she obtained from the plaintiffs. Whether she did so was a question of fact which has been determined in the plaintiffs' favor. Hutson's bill against the wife was not conclusive evidence upon the question. Walker v. Richards, 41 N. H. 388. The plaintiffs are entitled to judgments.

reason of the negligence of the city's officers or agents, may recover therefor against the city, notwithstanding the city was in the performance of a public duty.

2. Under Laws 1871, c. 69, § 5, authorizing a city to establish waterworks and place them under the direction of a superintendent or board of water commissioners, or of both, with such powers as may be prescribed by the city council, the city passed an ordinance establishing a board of water commissioners, to whom it intrusted the entire management of its waterworks, but reserved the right to remove such commissioners. Held, that the commissioners were the city's servants or agents, and hence the city was liable for their acts.

3. It is no defense to an action for personal injuries against a city by a servant in the city

be against the water precinct, which includes only a portion of the city, and is a quasi municipal corporation, and not against the city, since the water commissioners, being officers of the whole city, are answerable to the city, and not to the precinct.

Action by Edward Rhobidas against the city of Concord for personal injuries. Demurrer to answer sustained.

"If any party after giving notice to the adverse party neglects or refuses to take a deposition, the adverse party may be allowed as costs such amount as the court may deem equitable, not exceeding twenty-five cents a mile for actual travel of himself or his attorney to attend the same, and may have judgment and execution therefor unless no-waterworks department that the action should tice in writing that the deposition will not be taken, signed by the party giving the original notice, is seasonably given to such adverse party." Pub. St. c. 225, § 12. Under the previous statutes on the subject, the remedy of a party aggrieved by a failure to take a deposition was an action on the case. Rev. St. c. 188, § 22; Gen. Laws, c. 229, § 10; Powers v. Hale, 25 N. H. 145. Now he is not required to bring a separate action, but may be allowed as costs an equitable sum for actual travel, and have judgment therefor in the action in which the deposition was to be taken. The provision was designed to afford the party compensation for expenditures resulting in no benefit to himself, because of the neglect or refusal of the adverse party to take depositions agreeably to notice. Wilson v. Knox, 12 N. H. 347, 350. In construing the earlier statutes it was held that the party giving the notice was liable, although he used diligence in attempting to procure the attendance of the witness, but without success. Voght v. Ticknor, 47 N. H. 543; Robertson v. Railroad, 63 N. H. 544, 3 Atl. 621. In this case the witness attended the caption, and submitted to examination in part. So far as appears, the magistrate had jurisdiction of the matter of taking the deposition and of the witness. The defendant had the same opportunity and means of compelling the witness to complete the deposition that Hutson had. Hutson neither neglected nor refused to take the deposition, but began the taking, and was desirous of completing it. One party was as much in fault for not having it completed as the other. It would seem to be grossly inequitable to require Hutson to pay costs on account of the failure. The defendant's exception must be overruled. Judgments for the plaintiffs.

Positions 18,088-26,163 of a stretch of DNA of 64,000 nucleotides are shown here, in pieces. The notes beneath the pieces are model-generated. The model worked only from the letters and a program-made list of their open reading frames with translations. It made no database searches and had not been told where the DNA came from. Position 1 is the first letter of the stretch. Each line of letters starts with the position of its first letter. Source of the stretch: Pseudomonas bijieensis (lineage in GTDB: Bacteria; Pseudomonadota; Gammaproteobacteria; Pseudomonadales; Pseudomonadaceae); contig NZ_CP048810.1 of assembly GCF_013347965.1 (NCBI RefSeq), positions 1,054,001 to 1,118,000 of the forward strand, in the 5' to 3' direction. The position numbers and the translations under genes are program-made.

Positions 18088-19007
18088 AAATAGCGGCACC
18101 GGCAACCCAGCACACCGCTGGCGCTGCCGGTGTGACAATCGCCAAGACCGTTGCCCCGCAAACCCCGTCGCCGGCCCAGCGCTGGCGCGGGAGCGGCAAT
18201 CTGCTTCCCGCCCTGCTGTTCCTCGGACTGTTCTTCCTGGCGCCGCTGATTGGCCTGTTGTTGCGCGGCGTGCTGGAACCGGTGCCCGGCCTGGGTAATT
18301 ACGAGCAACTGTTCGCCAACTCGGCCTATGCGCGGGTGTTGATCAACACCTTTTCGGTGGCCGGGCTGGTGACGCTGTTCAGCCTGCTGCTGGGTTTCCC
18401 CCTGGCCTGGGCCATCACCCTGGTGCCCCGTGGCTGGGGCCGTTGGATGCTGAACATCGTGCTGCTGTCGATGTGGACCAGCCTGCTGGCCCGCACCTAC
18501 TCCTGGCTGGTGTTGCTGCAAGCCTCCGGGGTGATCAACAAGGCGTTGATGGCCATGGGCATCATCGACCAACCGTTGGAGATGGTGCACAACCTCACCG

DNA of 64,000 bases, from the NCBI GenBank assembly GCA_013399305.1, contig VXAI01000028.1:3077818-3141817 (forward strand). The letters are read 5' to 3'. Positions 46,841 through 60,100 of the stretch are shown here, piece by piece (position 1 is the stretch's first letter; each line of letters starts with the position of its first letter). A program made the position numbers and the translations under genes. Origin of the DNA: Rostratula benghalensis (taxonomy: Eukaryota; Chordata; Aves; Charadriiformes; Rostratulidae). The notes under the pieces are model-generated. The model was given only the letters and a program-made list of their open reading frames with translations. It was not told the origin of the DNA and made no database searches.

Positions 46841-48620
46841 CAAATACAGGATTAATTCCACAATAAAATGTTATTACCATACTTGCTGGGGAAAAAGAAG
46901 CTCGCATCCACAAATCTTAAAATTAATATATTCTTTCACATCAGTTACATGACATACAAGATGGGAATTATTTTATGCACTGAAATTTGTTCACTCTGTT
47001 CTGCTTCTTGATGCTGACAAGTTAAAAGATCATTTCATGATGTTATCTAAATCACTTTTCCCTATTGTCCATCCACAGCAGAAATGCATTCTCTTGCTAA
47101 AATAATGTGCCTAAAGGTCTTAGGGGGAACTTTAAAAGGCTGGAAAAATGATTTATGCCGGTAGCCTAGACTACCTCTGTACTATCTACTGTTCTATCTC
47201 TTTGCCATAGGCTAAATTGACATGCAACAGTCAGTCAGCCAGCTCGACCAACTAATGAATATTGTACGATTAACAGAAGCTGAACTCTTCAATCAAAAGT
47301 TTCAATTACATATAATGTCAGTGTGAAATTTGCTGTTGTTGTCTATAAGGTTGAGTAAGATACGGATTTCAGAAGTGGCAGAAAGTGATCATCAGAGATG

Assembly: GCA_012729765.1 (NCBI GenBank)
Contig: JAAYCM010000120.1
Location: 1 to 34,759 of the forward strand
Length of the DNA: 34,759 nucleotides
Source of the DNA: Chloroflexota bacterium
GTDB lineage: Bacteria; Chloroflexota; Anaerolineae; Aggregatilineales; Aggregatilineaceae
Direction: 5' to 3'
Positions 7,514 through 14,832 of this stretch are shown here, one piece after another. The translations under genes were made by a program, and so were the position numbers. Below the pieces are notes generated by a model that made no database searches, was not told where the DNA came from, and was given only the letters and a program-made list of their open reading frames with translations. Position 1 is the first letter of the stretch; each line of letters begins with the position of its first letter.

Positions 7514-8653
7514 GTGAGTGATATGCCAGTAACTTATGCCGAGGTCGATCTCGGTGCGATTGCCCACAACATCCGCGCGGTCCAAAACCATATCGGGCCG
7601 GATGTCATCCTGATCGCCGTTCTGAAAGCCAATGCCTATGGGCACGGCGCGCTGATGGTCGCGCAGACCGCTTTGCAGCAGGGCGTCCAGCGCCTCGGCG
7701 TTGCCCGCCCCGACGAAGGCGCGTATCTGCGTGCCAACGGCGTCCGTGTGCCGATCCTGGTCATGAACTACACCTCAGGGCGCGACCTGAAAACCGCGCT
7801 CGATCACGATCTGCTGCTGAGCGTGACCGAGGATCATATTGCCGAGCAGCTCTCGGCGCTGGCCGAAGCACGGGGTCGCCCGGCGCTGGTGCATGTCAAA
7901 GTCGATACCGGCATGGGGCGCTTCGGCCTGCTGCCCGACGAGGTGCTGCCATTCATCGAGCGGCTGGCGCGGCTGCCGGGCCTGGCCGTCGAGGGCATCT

PIKE, J., did not sit. The others concurred.

(70 N. H. 90)

(Supreme Court of New Hampshire. Belknap.
March 16, 1900.)



1. A servant in a city waterworks department, who has received personal injuries by

Case for personal injuries alleged to have been caused by the defendants' negligence while the plaintiff was employed as a servant in their waterworks department. The defendants pleaded specially that they are a municipal corporation maintaining the waterworks solely for fire purposes and for the benefit of their citizens, without profit to the city; that, by virtue of an ordinance of the city passed under authority of an act of the legislature, the sole control and management of the waterworks are vested in a board of commissioners, whom the city cannot direct or control in the discharge of their duties, and who are not the city's agents; that under the authority of said act the city established a water precinct, which includes only a portion of the city, and is a quasi municipal corporation, in which, and in the waterworks maintained thereby, the defendants have no interest, except in a purely governmental or legislative capacity. The plaintiff demurred.

Walter S. Peaslee and E. A. & C. B. Hibbard, for plaintiff. Sargent & Niles, for defendants.

PEASLEE, J. The plaintiff's demurrer raises the question whether there is in this state any common-law liability of a municipal corporation, and, if there is, whether it exists in the class to which the present case belongs. While it is the law of this jurisdiction that towns are to a certain extent a part of the state, and therefore not suable at common law, no case has gone so far as to hold that this rule applies to all cases. There are some expressions in Wooster v. Town of Plymouth, 62 N. H. 193, which might, taken alone, bear such interpretation; but that this is not their meaning is apparent from the fact that the opinion is expressly limited in its application to the corporate rights of towns "so far as they are involved in this suit," and relates to "their purely public capacity." Id. 221. The expressions are su